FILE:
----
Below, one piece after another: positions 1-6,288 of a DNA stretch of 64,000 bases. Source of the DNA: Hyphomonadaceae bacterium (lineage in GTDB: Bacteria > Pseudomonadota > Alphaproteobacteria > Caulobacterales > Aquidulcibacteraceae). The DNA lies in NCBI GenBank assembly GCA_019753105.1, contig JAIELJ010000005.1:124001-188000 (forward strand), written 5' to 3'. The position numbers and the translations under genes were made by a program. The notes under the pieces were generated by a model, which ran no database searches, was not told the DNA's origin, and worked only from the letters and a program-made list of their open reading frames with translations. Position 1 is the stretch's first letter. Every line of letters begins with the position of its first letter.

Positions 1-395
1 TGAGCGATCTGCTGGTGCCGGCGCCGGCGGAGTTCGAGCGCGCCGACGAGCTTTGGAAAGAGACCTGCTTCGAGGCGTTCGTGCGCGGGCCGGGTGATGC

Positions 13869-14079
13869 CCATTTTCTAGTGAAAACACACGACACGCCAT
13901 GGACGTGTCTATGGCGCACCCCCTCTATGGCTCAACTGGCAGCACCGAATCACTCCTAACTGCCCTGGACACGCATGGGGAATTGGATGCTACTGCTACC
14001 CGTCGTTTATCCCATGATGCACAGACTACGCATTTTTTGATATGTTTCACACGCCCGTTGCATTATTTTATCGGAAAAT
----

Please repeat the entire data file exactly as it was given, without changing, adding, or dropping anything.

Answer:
Below, one piece after another: positions 1-6,288 of a DNA stretch of 64,000 bases. Source of the DNA: Hyphomonadaceae bacterium (lineage in GTDB: Bacteria > Pseudomonadota > Alphaproteobacteria > Caulobacterales > Aquidulcibacteraceae). The DNA lies in NCBI GenBank assembly GCA_019753105.1, contig JAIELJ010000005.1:124001-188000 (forward strand), written 5' to 3'. The position numbers and the translations under genes were made by a program. The notes under the pieces were generated by a model, which ran no database searches, was not told the DNA's origin, and worked only from the letters and a program-made list of their open reading frames with translations. Position 1 is the stretch's first letter. Every line of letters begins with the position of its first letter.

Positions 1-395
1 TGAGCGATCTGCTGGTGCCGGCGCCGGCGGAGTTCGAGCGCGCCGACGAGCTTTGGAAAGAGACCTGCTTCGAGGCGTTCGTGCGCGGGCCGGGTGATGC

Positions 13869-14079
13869 CCATTTTCTAGTGAAAACACACGACACGCCAT
13901 GGACGTGTCTATGGCGCACCCCCTCTATGGCTCAACTGGCAGCACCGAATCACTCCTAACTGCCCTGGACACGCATGGGGAATTGGATGCTACTGCTACC
14001 CGTCGTTTATCCCATGATGCACAGACTACGCATTTTTTGATATGTTTCACACGCCCGTTGCATTATTTTATCGGAAAAT